Constitutive lowering of second messengers can be used to gain insights into events downstream of basal signals as well as stimulus-induced signaling events. There are several reports where second messengers such as calcium have been altered by sequestering or chemically removing them from cells (Hirschi, 1999, 2004; Persson et al., 2001; Wu et al., 2002; Wyatt et al., 2002; Mei et al., 2007); however, for the purpose of this discussion and to illustrate the effects of lowering basal signaling, we will focus on two examples where, like nahG, heterologous gene expression was used to effectively dampen basal signaling by increasing the metabolism of a specific second messenger. While some of the plant phenotypes might have been predicted based on signal transduction paradigms, others were unexpected, and it was these results that prompted us to look closer at the effects of basal signaling.

In the first example, Arabidopsis (Arabidopsis thaliana) plants expressing the human type I inositol polyphosphate 5-phosphatase (InsP 5-ptase) had the second messenger, inositol (1,4,5) trisphosphate (InsP3) reduced to about 2% to 5% of wild-type plants. Even when the plants were stimulated, the InsP3 never rose above the basal levels of the wild-type plants (Perera et al., 2006). Lowering the InsP3-mediated signals did not visibly affect growth under normal conditions, suggesting that in Arabidopsis, InsP3 was not a limiting factor for normal growth. Based on the normal growth phenotype, it would be easy to dismiss InsP3-mediated signaling as unimportant for plants, but this would be short sighted. For example, predicted InsP3-mediated responses such as gravitropism were delayed in the InsP 5-ptase transgenic plants (Perera et al., 2006). The delayed response to gravity was evident in both shoots and roots, indicating that InsP3 was a universal signal that contributed to gravitropic bending. Further studies also revealed that about 30% of the total calcium signal induced by osmotic stress and cold shock was either directly or indirectly mediated by InsP3 (Perera et al., 2008). These results are predicted by the classical InsP3 signaling paradigms. However, the paradigms also predict that constitutively decreasing the levels of InsP3 and calcium would decrease stomatal closure and decrease drought tolerance.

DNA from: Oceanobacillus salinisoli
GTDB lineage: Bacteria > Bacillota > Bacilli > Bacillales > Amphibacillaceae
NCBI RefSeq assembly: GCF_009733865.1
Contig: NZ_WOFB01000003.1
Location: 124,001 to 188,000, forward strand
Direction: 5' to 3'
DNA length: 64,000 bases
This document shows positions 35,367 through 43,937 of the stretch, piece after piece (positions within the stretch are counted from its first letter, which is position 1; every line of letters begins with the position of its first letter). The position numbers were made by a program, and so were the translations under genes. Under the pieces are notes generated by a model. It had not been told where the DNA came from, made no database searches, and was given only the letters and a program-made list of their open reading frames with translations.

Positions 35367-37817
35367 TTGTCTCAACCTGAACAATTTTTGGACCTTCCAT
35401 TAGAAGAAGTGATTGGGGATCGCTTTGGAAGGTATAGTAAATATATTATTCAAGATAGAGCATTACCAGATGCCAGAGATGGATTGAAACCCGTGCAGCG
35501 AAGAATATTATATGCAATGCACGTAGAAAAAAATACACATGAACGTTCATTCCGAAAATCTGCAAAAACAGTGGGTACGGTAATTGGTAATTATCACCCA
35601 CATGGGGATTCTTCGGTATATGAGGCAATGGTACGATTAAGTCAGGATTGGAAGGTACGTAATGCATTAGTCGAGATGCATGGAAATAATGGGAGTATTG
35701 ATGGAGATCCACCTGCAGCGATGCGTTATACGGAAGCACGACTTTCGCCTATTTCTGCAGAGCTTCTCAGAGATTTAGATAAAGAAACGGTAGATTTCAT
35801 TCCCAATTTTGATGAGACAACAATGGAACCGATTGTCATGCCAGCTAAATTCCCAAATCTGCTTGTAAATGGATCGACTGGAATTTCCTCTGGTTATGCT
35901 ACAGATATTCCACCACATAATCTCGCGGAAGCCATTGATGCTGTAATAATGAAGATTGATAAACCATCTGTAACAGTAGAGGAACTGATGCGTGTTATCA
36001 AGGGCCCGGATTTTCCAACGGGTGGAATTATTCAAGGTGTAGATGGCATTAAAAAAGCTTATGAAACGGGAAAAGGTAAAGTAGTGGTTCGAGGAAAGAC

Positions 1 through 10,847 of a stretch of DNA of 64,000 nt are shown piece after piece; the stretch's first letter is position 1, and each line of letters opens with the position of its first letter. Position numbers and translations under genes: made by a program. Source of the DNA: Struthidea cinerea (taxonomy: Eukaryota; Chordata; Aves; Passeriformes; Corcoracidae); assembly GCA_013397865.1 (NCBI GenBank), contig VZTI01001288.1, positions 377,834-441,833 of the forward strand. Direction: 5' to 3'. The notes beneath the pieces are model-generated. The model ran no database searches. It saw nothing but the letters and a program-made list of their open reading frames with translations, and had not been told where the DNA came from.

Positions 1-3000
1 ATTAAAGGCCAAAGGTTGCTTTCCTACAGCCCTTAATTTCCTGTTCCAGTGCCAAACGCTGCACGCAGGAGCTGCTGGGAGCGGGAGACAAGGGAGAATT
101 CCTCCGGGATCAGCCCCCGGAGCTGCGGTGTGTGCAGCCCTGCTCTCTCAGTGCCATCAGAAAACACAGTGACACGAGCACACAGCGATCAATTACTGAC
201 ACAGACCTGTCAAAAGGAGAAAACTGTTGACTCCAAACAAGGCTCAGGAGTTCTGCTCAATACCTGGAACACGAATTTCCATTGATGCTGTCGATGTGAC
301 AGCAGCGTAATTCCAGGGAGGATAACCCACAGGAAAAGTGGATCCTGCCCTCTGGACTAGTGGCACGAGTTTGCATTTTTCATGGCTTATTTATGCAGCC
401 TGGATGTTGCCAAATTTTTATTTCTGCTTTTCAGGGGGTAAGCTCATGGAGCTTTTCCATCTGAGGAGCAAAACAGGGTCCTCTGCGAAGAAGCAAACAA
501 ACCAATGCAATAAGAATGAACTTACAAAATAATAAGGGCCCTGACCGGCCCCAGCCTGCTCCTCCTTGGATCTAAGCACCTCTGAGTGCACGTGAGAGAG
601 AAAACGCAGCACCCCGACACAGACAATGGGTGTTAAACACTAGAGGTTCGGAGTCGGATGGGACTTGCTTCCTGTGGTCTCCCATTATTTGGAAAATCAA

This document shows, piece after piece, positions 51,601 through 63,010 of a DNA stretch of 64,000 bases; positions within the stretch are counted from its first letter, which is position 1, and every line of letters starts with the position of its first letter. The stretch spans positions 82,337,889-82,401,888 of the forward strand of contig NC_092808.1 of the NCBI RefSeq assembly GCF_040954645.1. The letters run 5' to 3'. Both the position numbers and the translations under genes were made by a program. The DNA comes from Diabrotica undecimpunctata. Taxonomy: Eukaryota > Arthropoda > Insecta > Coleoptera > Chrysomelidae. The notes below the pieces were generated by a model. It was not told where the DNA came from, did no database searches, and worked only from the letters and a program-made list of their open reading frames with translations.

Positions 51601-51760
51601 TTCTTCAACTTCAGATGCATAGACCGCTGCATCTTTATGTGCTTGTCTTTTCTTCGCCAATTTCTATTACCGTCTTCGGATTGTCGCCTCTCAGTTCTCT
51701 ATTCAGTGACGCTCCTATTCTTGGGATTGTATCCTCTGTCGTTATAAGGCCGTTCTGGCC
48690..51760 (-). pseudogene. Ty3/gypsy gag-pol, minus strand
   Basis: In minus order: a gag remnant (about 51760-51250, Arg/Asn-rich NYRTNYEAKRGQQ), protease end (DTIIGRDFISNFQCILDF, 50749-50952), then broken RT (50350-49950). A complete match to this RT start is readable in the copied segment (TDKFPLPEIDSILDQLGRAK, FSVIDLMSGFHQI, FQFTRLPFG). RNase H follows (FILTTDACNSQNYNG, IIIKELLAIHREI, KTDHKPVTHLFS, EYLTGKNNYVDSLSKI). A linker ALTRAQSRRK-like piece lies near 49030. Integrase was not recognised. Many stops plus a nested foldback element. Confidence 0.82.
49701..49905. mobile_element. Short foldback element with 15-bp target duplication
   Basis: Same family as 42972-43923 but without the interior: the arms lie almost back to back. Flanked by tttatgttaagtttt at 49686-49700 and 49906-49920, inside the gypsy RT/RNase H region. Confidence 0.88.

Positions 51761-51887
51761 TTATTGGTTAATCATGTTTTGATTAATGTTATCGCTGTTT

Paradoxically, the human InsP 5-ptase plants were more drought tolerant (Perera et al., 2008). Another puzzling observation was the delayed production of abscisic acid when the InsP 5-ptase plants were not watered. What was discovered from these studies was that under normal growth conditions, unpredicted, compensatory pathways increased when InsP3 was constitutively lowered. The induced pathways appeared to enhance drought tolerance in spite of the lower abscisic acid and decrease in InsP3-mediated calcium signal. One contributing factor to drought tolerance was that a subset of DREB2A-regulated transcripts was up-regulated in the human InsP 5-ptase plants. A total of seven transcripts associated with enhanced drought tolerance were constitutively increased. These transcripts had not been previously associated with InsP3-mediated signaling. One interpretation of these results is that lowering the basal InsP3 level led to increased expression of selective drought-stress related genes. This would suggest that the basal levels of InsP3 and InsP3-mediated events are normally involved in repressing the expression of these genes. The insights from these studies revealed potential targets for improving drought tolerance without affecting normal growth.